• Dynamic NAT - Maps an unregistered IP address to a registered IP address from a 
group of registered IP addresses.  
 
In dynamic NAT, the computer with the IP address 
192.168.32.10 will translate to the first available address in the 
range from 213.18.123.100 to 213.18.123.150. 
• Overloading - A form of dynamic NAT that maps multiple unregistered IP addresses to a 
single registered IP address by using different ports. This is known also as PAT (Port 
Address Translation), single address NAT or port-level multiplexed NAT.  
 
In overloading, each computer on the private network is 
translated to the same IP address (213.18.123.100), but with a 
different port number assignment. 
• Overlapping - When the IP addresses used on your internal network are registered IP 
addresses in use on another network, the router must maintain a lookup table of these 
addresses so that it can intercept them and replace them with registered unique IP 
addresses. It is important to note that the NAT router must translate the "internal" 
addresses to registered unique addresses as well as translate the "external" registered 
addresses to addresses that are unique to the private network. This can be done either 
through static NAT or by using DNS and implementing dynamic NAT.  
 
The internal IP range (237.16.32.xx) is also a registered range 
used by another network. Therefore, the router is translating 
the addresses to avoid a potential conflict with another 
network. It will also translate the registered global IP 
addresses back to the unregistered local IP addresses when 
information is sent to the internal network. 
The internal network is usually a LAN (Local Area Network), commonly referred to as the stub 
domain. A stub domain is a LAN that uses IP addresses internally. Most of the network traffic in a 
stub domain is local, so it doesn't travel outside the internal network. A stub domain can include 
both registered and unregistered IP addresses. Of course, any computers that use unregistered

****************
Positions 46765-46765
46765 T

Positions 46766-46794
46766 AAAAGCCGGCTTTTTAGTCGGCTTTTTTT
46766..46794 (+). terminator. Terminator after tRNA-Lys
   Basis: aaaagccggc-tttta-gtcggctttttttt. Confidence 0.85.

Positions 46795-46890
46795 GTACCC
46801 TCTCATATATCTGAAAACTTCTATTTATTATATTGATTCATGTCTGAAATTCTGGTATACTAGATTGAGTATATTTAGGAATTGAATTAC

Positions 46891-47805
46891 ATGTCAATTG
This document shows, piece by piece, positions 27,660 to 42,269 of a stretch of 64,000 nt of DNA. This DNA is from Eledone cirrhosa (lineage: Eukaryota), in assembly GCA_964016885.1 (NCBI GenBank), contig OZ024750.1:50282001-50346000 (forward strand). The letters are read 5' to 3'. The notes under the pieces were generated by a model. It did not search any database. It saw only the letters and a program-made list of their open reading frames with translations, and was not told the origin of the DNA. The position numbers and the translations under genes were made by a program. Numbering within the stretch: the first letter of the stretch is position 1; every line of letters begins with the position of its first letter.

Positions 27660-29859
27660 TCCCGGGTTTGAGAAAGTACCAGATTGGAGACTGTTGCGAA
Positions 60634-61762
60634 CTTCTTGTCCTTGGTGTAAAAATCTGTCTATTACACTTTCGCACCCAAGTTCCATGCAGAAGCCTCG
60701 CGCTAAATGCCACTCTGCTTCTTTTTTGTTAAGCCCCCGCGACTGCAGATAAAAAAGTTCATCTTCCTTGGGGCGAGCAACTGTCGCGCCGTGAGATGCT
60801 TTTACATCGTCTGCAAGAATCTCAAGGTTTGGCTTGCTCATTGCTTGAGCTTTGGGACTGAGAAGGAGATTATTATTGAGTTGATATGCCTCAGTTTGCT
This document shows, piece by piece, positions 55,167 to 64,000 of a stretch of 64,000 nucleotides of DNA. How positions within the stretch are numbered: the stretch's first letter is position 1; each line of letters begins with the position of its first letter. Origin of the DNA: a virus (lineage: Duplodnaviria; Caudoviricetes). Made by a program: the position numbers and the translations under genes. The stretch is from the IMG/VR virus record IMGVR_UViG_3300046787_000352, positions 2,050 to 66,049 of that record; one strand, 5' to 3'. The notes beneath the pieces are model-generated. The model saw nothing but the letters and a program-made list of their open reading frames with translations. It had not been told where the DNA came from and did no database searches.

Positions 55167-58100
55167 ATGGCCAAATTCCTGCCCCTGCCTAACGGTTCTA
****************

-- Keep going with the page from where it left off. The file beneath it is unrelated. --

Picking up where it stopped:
IP addresses must use Network Address Translation to communicate with the rest of the world.  
NAT can be configured in various ways. In the example below, the NAT router is configured to 
translate unregistered (inside, local) IP addresses, that reside on the private (inside) network, to 
registered IP addresses. This happens whenever a device on the inside with an unregistered 
address needs to communicate with the public (outside) network.  
• An ISP assigns a range of IP addresses to your company. The assigned block of 
addresses are registered, unique IP addresses and are called inside global addresses. 
Unregistered, private IP addresses are split into two groups. One is a small group 
(outside local addresses) that will be used by the NAT routers. The other, much larger 
group, known as inside local addresses, will be used on the stub domain. The outside 
local addresses are used to translate the unique IP addresses, known as outside global 
addresses, of devices on the public network.  
Page 4


How Network Address Translation Works 
by Jeff Tyson
If you are reading this article, you are most likely connected to 
the Internet and viewing it at the HowStuffWorks Web site. 
There's a very good chance that you are using Network 
Address Translation (NAT) right now.  
The Internet has grown larger than anyone ever imagined it 
could be. Although the exact size is unknown, the current 
estimate is that there are about 100 million hosts and more than 
350 million users actively on the Internet. That is more than the entire population of the United 
States! In fact, the rate of growth has been such that the Internet is effectively doubling in size 
each year.